Over the last 24 hours, possibly longer after I actually publish this piece, Sean Jones QC, has published two longish twitter threads on Labour and Brexit. He was inspired or provoked by an interview on Cambell & Stewart’s “The Rest is Politics” of Kier Starmer.

Jones’s 1st thread asks how ‘leaning into’ the Tories Hard Brexit can possibly be a policy success when it’s clear that it’s failed and asks how it can be an electoral success given that so many Remainers have not changed their mind. There are few, if any words wasted in the thread, so have a look yourself, but I am particularly taken with this tweet,

How does backing a hard Brexit heal the division? There is literally nothing on offer to those who backed Remain. This is just as doomed a strategy for him as it has been Johnson because it is not materially different.

Sean Jones QC – Twitter

And this, in a reply to a comment on the thread,

There are compromise options that fall short of rejoining. He has ruled those out too. The problem is it [not] that he’s failing to commit to rejoining, the problem is that he is committing to a Hard Brexit with some tinkering.

Sean Jones QC

I retweeted it, saying,

This is possibly the crux of the problem with Starmer’s speech on #failedbrexit. It is part of a tremendous thread examining the politics and traps of agreeing to the #ToryHardBrexit at the very time the country is beginning to reject it.

Dave Levy – Twitter

The 2nd thread, addresses the pro-Starmer argument that this is a long game. Jones argues that Starmer’s Brexit line is a foolish thing to say because it fails to differentiate him and Labour from the Tories, Starmer’s assuming that remainers/rejoiners who seem to be growing in number will put up with it. Starmer’s policy needs to be effective politically before the election and the basis for effective policy after. The first proposition is questionable, and the second wrong.

On the electoral dimension,

First, the policy is disappointing a very large proportion of his party membership and base. Telling them, in effect, to suck it up is dangerous particularly given the rationale of the plan.

The rationale is, “I need the Red Wall votes, so I have to give them what I think they want”. So the pellucidly clear message is, if you want a different Brexit policy you will have to show him that he will lose your votes. He is literally telling you how to change his mind.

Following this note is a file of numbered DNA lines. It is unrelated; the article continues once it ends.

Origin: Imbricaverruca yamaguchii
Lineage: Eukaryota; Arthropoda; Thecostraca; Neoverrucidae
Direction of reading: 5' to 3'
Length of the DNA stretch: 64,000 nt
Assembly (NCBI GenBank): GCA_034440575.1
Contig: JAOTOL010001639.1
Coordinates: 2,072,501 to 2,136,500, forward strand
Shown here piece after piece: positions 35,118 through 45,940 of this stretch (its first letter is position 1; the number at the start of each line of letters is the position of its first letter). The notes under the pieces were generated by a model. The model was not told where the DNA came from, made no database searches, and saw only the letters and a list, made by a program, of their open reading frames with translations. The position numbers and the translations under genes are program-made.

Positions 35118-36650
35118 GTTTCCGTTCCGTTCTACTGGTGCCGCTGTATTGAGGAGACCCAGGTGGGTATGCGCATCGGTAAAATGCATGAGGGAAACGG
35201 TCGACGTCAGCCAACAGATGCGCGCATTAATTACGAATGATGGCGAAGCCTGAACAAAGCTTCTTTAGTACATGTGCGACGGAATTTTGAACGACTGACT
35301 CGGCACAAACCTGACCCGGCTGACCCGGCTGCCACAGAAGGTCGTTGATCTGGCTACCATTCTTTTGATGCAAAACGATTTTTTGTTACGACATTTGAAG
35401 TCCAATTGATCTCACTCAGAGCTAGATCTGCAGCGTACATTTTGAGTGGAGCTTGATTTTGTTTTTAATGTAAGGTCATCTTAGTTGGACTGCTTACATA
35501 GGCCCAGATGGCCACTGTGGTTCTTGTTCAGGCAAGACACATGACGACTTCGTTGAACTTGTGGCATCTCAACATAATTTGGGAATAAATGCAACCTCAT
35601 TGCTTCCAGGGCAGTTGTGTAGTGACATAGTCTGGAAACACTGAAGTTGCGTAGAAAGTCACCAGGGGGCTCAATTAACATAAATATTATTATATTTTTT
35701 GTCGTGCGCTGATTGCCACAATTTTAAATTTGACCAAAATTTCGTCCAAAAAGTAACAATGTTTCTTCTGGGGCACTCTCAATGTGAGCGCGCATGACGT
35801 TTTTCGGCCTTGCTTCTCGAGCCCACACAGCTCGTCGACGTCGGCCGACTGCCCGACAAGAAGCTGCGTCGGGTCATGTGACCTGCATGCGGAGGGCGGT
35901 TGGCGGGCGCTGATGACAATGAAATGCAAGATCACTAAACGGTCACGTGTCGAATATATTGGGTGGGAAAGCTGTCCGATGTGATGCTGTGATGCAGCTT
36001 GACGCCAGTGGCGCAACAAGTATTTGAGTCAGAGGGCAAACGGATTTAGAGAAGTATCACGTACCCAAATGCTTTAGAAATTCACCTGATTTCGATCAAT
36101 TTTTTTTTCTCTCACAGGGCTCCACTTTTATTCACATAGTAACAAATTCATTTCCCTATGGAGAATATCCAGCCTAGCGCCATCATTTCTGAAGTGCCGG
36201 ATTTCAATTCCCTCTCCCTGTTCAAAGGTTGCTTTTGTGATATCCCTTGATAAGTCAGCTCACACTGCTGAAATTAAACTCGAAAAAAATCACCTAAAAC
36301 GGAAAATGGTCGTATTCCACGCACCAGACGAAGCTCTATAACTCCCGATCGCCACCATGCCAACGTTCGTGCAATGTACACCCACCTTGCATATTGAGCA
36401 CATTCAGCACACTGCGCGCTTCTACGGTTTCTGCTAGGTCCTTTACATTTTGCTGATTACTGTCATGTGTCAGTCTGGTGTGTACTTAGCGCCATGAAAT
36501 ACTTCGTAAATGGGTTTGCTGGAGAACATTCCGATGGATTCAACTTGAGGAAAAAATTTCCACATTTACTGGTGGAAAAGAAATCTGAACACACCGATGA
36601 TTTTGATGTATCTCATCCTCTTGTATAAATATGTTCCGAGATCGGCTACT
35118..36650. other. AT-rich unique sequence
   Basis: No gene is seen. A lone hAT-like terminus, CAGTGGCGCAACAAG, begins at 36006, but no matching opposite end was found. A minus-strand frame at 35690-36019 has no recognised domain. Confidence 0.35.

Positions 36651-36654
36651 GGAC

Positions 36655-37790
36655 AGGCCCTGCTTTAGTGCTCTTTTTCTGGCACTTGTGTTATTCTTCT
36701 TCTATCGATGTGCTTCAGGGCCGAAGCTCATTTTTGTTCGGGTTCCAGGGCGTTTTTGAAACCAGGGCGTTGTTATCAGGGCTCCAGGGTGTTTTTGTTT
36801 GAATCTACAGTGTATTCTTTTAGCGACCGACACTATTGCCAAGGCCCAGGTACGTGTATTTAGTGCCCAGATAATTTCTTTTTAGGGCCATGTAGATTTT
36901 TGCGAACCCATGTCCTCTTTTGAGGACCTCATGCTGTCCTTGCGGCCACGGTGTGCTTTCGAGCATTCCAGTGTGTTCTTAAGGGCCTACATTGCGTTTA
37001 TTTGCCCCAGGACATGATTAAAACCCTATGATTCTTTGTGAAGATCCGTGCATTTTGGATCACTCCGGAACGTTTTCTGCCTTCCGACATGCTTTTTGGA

Sean JOnes QC

Starmer should note that the Greens, Lib Dems, Plaid Cymru and the SNP are all going to have, in my eyes, better positions on relationships with the EU and the means of achieving it. On Starmer’s proposition’s utility as a policy guideline, Sean writes on this, but I think this is the best quote,

So if you believe that he is sucking up Hard Brexit in order to get a chance to do the things he really wants to, the bad news is that Hard Brexit makes doing those things much more difficult.

Sean Jones QC

Much of the rest of what Jones says is that Brexit cannot be made to work, saying it can means that all its failures will be down to Starmer, and it is an obstacle to what he really says he wants to do. In the podcast, Starmer talks about his talks with Oscar Scholtz, the German premier, talks about improving trade when that trade failure, the decline in exports and imports are exclusively down to Brexit trade barriers and we haven’t even introduced the customs checks we require y the treaties, yet Starmer claims he can have conversations about trade without talking about the EU.

The problem for the ‘long gamers’ when talking to Labour’s remainers/rejoiners, is that the electoral offer is based on another lie, which together with Starmer’s 10 pledges, and his promise to ‘end factionalism’ are an unfortunate conjunction. The charge that he lies, although not as much as Johnson, has significant evidence.

I’ll finish with a quote from Rory Stewart from the podcast, they were talking about the loss of trust that people have with politicians, and Stewart argues, that it’s not about virtue.

“…  [parliament is full of people who are] most of the time more interested in campaigning and sticking it to the opposition then they are in thinking critically and governing well and we can’t change that by hoping we are going to have noble individuals.”

Rory Stewart – The Rest is Politics

This off course, together with Starmer’s record as a politician, raises the question as to whether Starmer really is a ‘noble individual’.

A noble individual
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